(Since I have no idea how long we're going to be hearing from Sisyphus, I will simply assign a sequential number to each episode.)
[ed. Note: Albert Camus once wrote “Myths are made for the imagination to breathe life into them.” I find the story of Sisyphus interesting in itself but it becomes much more when one's imagination takes hold of the story. If Sisyphus can find any meaning in his eternal task of pushing the rock to the top of the hill, perhaps you and I can find hope in our much less dramatic situations. I encourage you to release your imagination and come along as the reporter talks to the old man.]
Sisyphus is warming up for his task when the reporter shows up.
S: What you got there?
R: I brought a six-pack of Rolling Rock beer. Thought it might make the trip back down more fun.
S: Cute. Still, not a bad idea. What do you have for me to think about while I work on this rock?
R: I've been thinking about this whole hero thing. Camus called you an absurd hero and I'm still working on that. And maybe this is not the same thing, but I remember someone saying one time that heroes are victims of circumstance.
S: Oh? [That's about as much as Sisyphus can say while pushing the rock.]
R: Max told me that he was stationed in Taegu, Korea during the so-called Forgotten War. He was part of the Army's Korean Military Advisory Group (KMAG). He remembers talking to a young corporal about his age, coming through on his way to a combat unit up near the 38th parallel. The soldier was back at Taegu less than a month later—on his way home. He was now a Master Sergeant and had been awarded the Purple Heart and a medal for heroism. Just about everyone in his unit had been killed. When Max said he told him that he had never met a real hero before, the new Master Sergeant told him
that heroes are victims of circumstance.
S: [grunts] Choice.
R: I know. My mother often told me that there would be times when things happened over which I had no control but that I could always control my reaction to them. The young corporal, now a Master Sergeant could have just given up or run away.
I remember the story of a Norwegian farmer during WWII whose home was occupied by the Nazis. The Officer in Charge told the farmer that he would be his servant, prepare his meals, wash his uniforms, polish his boots, etc.. The farmer did all that without a word. But when the Allies liberated the area and arrested the Nazi Major and as he was being taken away, the farmer walked over to the Nazi, looked him in the eye and said, “No!”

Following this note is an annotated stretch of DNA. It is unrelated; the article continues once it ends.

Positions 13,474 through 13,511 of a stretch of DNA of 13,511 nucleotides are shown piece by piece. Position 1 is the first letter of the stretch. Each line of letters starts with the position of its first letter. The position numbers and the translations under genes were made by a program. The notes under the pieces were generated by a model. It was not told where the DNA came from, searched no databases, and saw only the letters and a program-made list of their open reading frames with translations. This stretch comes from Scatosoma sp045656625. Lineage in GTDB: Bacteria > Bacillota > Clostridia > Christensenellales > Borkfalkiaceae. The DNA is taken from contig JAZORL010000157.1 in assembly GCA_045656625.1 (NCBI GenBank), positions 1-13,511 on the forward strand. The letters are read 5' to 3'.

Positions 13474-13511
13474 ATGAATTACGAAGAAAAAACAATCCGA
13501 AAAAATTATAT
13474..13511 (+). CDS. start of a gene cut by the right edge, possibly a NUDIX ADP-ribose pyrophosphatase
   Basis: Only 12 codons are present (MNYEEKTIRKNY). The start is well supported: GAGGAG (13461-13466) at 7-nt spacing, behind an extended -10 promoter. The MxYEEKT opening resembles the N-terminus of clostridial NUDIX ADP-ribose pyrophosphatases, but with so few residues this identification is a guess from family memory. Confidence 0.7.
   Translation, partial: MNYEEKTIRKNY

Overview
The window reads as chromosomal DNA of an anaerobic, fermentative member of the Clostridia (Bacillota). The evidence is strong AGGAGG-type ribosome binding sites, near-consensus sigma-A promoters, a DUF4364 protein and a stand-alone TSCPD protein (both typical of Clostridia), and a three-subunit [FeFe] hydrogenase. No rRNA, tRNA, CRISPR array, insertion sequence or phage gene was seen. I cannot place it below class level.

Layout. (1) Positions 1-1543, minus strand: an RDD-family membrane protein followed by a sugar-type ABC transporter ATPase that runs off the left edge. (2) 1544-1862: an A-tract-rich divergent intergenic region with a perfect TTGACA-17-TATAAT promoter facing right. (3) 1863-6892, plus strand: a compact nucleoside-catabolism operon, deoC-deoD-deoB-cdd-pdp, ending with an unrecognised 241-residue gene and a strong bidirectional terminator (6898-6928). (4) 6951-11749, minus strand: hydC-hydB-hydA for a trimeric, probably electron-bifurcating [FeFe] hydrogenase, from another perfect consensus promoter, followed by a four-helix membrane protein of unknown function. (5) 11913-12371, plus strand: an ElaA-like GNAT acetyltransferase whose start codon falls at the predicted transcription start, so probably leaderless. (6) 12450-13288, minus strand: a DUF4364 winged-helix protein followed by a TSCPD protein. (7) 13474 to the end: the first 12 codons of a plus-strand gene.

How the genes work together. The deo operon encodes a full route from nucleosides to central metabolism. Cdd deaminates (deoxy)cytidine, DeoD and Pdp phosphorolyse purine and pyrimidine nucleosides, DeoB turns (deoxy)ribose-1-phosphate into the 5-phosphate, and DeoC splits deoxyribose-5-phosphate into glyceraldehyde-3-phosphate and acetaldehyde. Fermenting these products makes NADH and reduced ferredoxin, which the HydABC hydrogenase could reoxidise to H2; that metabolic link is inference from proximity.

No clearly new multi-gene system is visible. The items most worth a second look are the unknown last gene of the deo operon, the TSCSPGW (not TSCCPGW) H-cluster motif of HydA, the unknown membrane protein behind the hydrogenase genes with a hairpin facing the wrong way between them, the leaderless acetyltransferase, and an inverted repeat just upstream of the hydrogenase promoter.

[After one more futile effort to push the rock over the mountain, Sisyphus lets out a long sigh, the reporter opens a couple of beers and as they start back down, Sisyphus has his say.]
S: I would agree that the young Corporal/Master Sergeant and the farmer are good examples of heroism. But so is the conscientious objector whose commitment to non-violence prevents him from fighting but who is willing to serve his country and who is willing to face the consequences of his position. Then there is the 84-year-old widow who has inoperable cancer and has not family to support her but refuses to see herself as a victim. And there is the 17-year-old young woman who has been fighting cancer for years who now faces amputation of her leg. Rather than give up, she has decided to rise above it all and chart a new course for her life. These people are not victims of circumstance.
R: What makes the difference?
S: I'm suspicious of simple answers but I think it's the ability to find purpose, if not in whatever is happening, at least in spite of the situation.
R: You didn't exactly roll over and play dead in your battle with Zeus.
S: I tried everything I could to resist death. I think there's something pathological, in most cases, about someone wanting to die. Unless, of course, they are facing a devastating alternative.
But once it was clear that there is absolutely nothing I could do to escape this rock, I not only passively accepted it, I embraced it. I know it sounds ridiculous, but that's my story and I'm sticking to it.
R: That will give my readers something to think about. That will have to do for the time being, we're back at the bottom and it's time for me to get back to the office and write this up. See you next time.
S: I'll be here. Thanks for the beer.
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